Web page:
Helicopters water bomb vegetation along mountain slopes near Scarborough this week.Picture: Henk Kruger/ANA
WHEN Dave Landshut left Seattle in America for a holiday in Cape Town nine years ago, he had no idea the city had fire-prone, poor communities like Masiphumelele.

The area had just been ravaged by one of the biggest fires to hit the city when Landshut arrived to live close by.

He quickly switched from holiday to firefighting mode and has not looked back.

Landshut has partnered with Hout Bay resident Mark Algae to build shacks with insulating barriers and also double-storey shacks for the area’s superblocking process - when the city rebuilds equal- sized shacks, a one-size-fits-all option after a community is ravaged by a fire.

The Thermotrap project, Algae’s brainchild, protects shacks from fires with newspaper, hessian fibre, cement and glue. Thermotrap can also decrease the heat by 12ºC inside the shack.

Landshut believes his free idea, the iThemba project, is in tune with the city’s superblocking of the area and will assist the poor.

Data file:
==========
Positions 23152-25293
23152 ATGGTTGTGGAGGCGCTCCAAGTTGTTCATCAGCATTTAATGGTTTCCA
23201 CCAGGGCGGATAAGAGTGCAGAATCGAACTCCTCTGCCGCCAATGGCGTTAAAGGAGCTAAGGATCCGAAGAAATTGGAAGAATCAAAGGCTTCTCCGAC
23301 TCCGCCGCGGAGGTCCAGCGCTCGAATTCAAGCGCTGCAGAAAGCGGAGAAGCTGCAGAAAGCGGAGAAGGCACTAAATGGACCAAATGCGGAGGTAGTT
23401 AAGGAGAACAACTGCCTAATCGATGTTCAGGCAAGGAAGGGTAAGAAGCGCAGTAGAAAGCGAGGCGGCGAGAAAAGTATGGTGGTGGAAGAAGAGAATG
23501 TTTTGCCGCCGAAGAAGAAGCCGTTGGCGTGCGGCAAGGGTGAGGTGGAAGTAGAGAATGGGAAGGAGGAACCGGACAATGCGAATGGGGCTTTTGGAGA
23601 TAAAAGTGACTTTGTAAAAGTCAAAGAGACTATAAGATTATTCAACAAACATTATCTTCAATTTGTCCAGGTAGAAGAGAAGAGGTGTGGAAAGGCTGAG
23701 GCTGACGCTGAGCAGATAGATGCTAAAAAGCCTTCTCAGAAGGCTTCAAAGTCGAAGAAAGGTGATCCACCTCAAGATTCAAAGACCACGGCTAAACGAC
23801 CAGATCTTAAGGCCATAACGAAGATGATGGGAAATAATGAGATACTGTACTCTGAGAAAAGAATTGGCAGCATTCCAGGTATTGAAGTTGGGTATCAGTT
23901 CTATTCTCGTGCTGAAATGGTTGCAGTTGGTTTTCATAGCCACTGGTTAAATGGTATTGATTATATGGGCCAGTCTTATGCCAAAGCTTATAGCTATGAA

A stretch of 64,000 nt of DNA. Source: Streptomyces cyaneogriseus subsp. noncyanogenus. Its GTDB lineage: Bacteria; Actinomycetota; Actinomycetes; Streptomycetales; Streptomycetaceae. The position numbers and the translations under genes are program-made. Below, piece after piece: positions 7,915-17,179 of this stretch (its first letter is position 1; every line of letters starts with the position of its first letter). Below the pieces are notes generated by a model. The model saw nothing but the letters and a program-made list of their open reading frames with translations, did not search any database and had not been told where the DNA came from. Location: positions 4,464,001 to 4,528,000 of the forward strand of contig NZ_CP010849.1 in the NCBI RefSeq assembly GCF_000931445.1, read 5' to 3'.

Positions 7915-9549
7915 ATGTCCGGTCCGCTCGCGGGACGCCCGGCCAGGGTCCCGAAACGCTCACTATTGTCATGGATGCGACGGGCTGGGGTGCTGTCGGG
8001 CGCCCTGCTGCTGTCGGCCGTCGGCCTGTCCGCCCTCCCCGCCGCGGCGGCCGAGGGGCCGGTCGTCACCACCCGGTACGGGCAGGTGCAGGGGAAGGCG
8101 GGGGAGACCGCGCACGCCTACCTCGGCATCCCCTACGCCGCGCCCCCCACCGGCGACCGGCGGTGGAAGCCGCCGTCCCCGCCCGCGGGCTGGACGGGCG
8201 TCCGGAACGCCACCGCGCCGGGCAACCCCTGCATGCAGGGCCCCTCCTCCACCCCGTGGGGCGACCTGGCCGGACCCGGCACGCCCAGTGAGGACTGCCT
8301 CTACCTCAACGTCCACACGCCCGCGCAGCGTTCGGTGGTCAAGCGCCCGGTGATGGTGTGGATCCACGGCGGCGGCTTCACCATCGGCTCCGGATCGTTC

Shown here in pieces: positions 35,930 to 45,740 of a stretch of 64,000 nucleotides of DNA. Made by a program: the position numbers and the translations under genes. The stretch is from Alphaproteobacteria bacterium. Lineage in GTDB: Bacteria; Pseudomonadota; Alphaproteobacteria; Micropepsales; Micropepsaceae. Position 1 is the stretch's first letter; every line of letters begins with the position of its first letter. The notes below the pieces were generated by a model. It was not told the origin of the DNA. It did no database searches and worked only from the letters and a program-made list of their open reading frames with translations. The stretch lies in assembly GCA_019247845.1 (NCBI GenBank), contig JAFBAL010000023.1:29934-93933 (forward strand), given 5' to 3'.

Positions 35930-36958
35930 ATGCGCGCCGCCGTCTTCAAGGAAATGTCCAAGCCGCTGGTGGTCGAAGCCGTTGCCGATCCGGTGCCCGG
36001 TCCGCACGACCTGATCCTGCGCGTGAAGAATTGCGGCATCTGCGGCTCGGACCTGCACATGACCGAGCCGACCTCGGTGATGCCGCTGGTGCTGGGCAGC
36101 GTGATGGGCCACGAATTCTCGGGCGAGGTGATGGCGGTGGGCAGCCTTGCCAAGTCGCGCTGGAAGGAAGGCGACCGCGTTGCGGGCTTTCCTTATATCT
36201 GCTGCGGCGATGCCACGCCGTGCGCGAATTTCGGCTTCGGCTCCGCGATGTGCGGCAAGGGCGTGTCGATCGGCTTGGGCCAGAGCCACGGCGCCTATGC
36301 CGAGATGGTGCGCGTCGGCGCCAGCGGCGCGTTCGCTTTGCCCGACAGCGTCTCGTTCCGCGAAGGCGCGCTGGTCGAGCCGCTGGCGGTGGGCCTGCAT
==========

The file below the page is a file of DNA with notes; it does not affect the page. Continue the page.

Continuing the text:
“The double-storey shack is going to be a big thing in Masiphumelele, especially now that it’s fire season, until the city finds land to build,” Landshut said.

“We’re getting a lot of requests to build this and we do it free of charge. I do this from the kindness of my heart as a missionary.

“When I came here, I never knew I would be confronted by such a challenge. It was my first time seeing a furnace as big as that in Masi nine years ago.”

Landshut said when he landed in Cape Town, he had realised many local residents were unskilled, so he started his iThemba project, which will provide building skills.

He is training two men from Masiphumelele. Algae said: “My initial plan is to roll this out through Dave. We are looking to make the living conditions of the poor in Masi better; we are reducing the heat inside their shacks."

Algae, who first presented his idea at the World Design Capital in Stellenbosch in 2014, said they used data loggers to test the project.

* See www.youtube.com/watch?v=0u39JfLHsfE to view how the Thermotrap project is built.